Nikki Haley and Kamala Harris re-elected in US midterm polls
WASHINGTON: Indian-Americans had a mixed outing in the
US mid-term elections with Republican Nikki Haley and Democrat Kamala Harris
re-elected as South Carolina’s governor and California’s attorney general
But Republican Neel Thushar Kashkari was routed by
California’s Democratic Governor Jerry Brown in Tuesday’s poll to win a
historic fourth term, while Ami Bera, only the third Indian-American in the US
Congress, was in a dead heat race for re-election from northern California.
In the House race for Silicon valley, Democrat Ro
Khanna, a former Obama administration Commerce Department official, was still
trailing fellow Democrat seven term veteran incumbent Mike Honda. But the gap
was narrowing on Wednesday morning.
Haley, born Nimrata ‘Nikki’ Randhawa, the 42-year-old
daughter of Sikh immigrants from India, who became the first minority and first
woman governor of South Carolina four years ago, handily beat Democratic state
Senator Vincent Sheheen to win a second term.
So did Kamala Harris, California’s first female
Indian-American and African-American Attorney General against little-known
Republican challenger Ronald Gold winning 55 percent of votes cast with 72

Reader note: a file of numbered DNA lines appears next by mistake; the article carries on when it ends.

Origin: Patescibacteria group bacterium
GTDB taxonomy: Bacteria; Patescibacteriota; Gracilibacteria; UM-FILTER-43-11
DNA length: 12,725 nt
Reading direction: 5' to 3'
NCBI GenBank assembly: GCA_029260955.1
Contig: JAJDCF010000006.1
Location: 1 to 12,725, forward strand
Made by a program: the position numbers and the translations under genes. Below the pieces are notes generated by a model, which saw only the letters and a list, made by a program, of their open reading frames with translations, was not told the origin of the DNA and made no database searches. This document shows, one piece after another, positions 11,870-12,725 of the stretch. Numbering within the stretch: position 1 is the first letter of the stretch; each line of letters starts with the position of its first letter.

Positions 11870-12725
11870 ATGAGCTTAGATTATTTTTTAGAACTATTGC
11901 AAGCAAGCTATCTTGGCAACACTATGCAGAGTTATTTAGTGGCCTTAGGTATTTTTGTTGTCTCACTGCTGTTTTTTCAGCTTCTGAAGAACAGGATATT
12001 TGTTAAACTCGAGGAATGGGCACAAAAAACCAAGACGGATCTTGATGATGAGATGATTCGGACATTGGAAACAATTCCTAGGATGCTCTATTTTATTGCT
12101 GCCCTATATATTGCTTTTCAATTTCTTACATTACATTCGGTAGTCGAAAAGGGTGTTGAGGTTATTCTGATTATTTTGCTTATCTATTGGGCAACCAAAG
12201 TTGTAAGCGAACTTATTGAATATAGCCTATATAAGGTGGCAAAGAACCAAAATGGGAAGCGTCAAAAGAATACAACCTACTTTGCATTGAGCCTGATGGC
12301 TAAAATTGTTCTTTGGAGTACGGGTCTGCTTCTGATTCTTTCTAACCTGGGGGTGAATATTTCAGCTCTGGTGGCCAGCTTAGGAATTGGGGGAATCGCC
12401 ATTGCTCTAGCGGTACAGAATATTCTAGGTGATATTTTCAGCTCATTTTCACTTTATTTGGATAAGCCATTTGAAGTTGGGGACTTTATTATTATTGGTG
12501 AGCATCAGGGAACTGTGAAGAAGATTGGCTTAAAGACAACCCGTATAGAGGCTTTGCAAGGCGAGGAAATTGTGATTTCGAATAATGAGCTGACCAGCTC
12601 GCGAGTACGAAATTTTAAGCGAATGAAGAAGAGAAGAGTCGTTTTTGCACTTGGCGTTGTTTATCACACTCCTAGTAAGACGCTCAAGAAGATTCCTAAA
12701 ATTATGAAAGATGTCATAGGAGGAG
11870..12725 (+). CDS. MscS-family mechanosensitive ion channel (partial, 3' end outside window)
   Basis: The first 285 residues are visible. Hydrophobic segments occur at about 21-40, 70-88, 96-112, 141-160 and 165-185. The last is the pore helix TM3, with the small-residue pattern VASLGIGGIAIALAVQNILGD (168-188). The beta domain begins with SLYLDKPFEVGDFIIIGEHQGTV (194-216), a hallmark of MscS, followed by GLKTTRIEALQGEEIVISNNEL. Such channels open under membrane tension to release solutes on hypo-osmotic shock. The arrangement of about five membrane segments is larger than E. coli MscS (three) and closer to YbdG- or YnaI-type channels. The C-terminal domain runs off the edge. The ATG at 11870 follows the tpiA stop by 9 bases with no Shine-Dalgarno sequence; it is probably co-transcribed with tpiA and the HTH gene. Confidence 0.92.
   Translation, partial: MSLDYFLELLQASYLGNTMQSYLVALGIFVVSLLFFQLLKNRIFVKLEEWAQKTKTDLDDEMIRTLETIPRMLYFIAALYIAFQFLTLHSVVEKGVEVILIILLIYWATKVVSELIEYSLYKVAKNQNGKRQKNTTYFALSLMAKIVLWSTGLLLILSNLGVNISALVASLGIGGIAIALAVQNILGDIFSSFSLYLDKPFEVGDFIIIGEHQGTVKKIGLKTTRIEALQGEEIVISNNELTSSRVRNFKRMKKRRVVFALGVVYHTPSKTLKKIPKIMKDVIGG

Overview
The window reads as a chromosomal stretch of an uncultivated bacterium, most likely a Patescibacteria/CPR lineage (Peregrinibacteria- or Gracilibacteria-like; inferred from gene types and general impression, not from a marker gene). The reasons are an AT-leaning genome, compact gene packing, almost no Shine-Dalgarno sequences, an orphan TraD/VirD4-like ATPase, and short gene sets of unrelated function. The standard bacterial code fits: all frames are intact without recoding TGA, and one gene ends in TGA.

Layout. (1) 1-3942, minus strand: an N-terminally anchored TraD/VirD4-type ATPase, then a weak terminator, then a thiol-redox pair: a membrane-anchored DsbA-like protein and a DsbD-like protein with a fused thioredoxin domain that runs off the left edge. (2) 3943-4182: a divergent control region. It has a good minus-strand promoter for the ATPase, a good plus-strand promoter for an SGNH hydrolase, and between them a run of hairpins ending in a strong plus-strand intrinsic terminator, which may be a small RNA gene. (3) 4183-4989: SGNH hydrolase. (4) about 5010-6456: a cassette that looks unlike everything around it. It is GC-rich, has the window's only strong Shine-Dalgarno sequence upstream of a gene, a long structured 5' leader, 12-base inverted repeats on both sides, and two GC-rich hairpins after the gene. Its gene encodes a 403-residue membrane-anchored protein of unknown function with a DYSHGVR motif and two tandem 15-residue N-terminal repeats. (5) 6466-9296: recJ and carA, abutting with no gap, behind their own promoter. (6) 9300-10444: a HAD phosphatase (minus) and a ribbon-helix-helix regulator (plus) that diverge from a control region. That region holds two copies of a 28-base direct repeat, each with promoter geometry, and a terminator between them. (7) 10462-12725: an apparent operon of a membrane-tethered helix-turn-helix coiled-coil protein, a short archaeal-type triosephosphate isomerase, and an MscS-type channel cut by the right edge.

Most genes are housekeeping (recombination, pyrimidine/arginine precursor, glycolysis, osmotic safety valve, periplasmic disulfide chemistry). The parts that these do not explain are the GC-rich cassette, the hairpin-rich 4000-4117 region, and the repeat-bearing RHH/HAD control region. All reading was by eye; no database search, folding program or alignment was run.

percent of precincts reporting.
“Governor Nikki Haley has done an extraordinary job
for South Carolina. Her leadership is making the difference,” Republican
Governors Association chairman Chris Christie said in a statement following her
“With Haley at the helm for four more years, South
Carolina is sure to experience continued growth and success. No one fights
harder for South Carolina than Governor Haley, and because of her, it's going
to be another great four years,” the New Jersey governor said.
The first Hindu-American Congresswoman Tulsi Gabbard,
who is not of Indian origin, has also coasted to a rollicking re-election House
victory over Republican Kawika Crowley in President Barack Obama’s home state
Results of other races involving a record 30
Indian-Americans are still coming in. Four of them are seeking a two-year term
in the House, two are running for governorships, three more for other top state
jobs and 20 are eyeing legislative seats in 15 states